Dear Nick and Nora:
If “fairness” is something other than a subjective reaction, it probably began with empirically demonstrated first principles or first principles that are self-evident.
This is how 10th-grade geometry worked. There were definitions (“a point is a position in space without size”), common notions (“if two quantities are both equal to a third quantity, they are equal to each other”) and axioms (“through any two points there is only one line”). Euclidian geometry begins with 23 definitions, five common notions and five axioms, and then builds on them to reach conclusions about the world that otherwise would be unascertainable.
The Euclidian approach has been a gold standard for philosophical systems. Start with something that can be empirically demonstrated or that is self-evident. For René Descartes, “I think, therefore I am,” and he’s off to the races. American Revolutionaries justified severing ties with their mother country by citing violation of “self-evident” truths.
Utilitarian philosophy is based on the notion that whatever maximizes pleasure over pain is good. Ludwig Wittgenstein’s Tractatus Logico-Philosophicus builds on seven propositions. The first is, “The world is everything that is the case.” (I don’t get it either, but there it is.)
The problem with “fairness” is with first premises. Is there general agreement on any aspect of “fairness,” or does it all depend on whether your school played games with rackets, balls or horses?
For philosopher John Rawls, a proposition was “fair” if you could accept it as fair without knowing how it would actually operate. A system for the distribution and redistribution of wealth that seems “fair” whether you will be among the least wealthy 10 percent or the most wealthy 10 percent is “fair.” Rawls needs 500 pages of dense text to make his argument, suggesting that it’s anything but self-evident.
During the 40 years I knew him, Judge Lodge and I talked about the problem of “fairness” and consistently concluded that there didn’t seem to be a way to deduce what it was from first principles — and it couldn’t be induced from situations that were always fair or always unfair.
Then came the monkey business at the primatology lab at Emory University. If humans and non-human primates shared the same principle of “fairness,” that principle would have a claim transcending human subjectivity — and it could be the basis of a system of “natural law” not dependent on a shared notion of the divine.
According to a 2003 article in the prestigious journal Nature, Emory primatologists trained capuchin monkeys to trade a plastic token for food. The reward was usually a piece of cucumber, which the monkeys liked well enough to exert the effort to make the trade. While cucumber OK okay, it was grapes they really liked. The experiment involved placing two capuchin monkeys in positions from which they could see each other trading a token for a reward.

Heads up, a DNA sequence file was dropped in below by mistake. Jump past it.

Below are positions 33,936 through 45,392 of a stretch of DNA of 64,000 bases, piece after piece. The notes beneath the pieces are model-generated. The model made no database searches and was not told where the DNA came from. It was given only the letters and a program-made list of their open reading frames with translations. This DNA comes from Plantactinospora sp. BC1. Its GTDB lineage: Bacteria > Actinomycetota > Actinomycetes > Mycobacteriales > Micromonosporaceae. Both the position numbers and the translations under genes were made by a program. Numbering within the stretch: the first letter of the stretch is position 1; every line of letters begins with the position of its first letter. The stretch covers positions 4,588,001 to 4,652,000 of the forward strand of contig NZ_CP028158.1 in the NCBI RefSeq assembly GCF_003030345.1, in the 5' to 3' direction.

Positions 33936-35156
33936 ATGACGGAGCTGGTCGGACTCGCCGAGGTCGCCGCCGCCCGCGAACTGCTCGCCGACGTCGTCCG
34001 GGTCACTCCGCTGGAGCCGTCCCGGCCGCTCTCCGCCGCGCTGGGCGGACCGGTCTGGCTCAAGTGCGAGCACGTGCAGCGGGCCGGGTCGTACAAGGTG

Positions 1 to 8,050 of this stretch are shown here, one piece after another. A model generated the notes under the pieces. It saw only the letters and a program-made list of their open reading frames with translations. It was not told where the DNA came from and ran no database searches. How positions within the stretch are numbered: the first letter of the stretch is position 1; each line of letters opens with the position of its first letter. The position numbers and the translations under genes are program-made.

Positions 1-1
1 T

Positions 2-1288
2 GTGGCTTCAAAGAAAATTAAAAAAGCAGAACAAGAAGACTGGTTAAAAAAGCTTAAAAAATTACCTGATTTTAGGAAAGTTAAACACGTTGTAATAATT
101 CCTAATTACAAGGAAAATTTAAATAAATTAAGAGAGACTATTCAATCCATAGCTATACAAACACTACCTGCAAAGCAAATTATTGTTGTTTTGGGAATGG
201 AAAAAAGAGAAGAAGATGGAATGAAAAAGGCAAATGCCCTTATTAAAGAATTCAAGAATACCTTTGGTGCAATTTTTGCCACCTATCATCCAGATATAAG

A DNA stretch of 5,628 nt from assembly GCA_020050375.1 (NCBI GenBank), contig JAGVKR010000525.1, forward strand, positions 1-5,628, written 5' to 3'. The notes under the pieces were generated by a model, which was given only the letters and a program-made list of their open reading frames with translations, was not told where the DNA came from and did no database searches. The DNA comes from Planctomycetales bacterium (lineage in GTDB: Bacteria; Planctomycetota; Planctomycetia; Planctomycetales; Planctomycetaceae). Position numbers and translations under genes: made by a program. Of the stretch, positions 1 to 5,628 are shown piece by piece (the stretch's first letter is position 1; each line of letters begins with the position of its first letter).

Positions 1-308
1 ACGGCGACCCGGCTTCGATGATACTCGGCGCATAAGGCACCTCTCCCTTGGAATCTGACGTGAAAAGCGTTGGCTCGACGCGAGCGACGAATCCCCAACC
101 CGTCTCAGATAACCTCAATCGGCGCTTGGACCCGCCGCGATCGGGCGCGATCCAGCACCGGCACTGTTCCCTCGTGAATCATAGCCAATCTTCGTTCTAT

In 80 percent of the cases where one monkey observed that she was getting a cucumber for her tokens while the other monkey got grapes for her identical tokens, the cucumber-monkey either refused to trade her token for cucumber, rejected her reward, or threw either the token or the cucumber out of her cage. Is this the principle of “equal pay for equal work,” or even more generally, “like cases should be treated in the same way”?
Here is empirical evidence that can support some sort of a “first principle,” but what is it? If it has to do with equality, can it be used as the foundation for a system of “fairness”?
You are both convinced that there is such a thing as “fairness.” You think you know what it is, and you think “the judge” will agree with you. Obviously, one or the other is wrong, but if you could prove your argument on the basis of this monkey business, you will, at the very least, be listened to with interest.
(You may have noted that my description of the Emory monkeys was gender specific. That wasn’t an accident. While 80 percent of the female capuchins reacted to the inequality of the exchange for their tokens, the male monkeys considered the disparity inconsequential. According to the article, female capuchins are concerned about food. Male capuchins are worried about sex! If you don’t believe it, read the article: Brosnan, S.F. & de Waal, F.B.M. (2003). Monkeys Reject Unequal Pay. Nature, 425, 297-299.)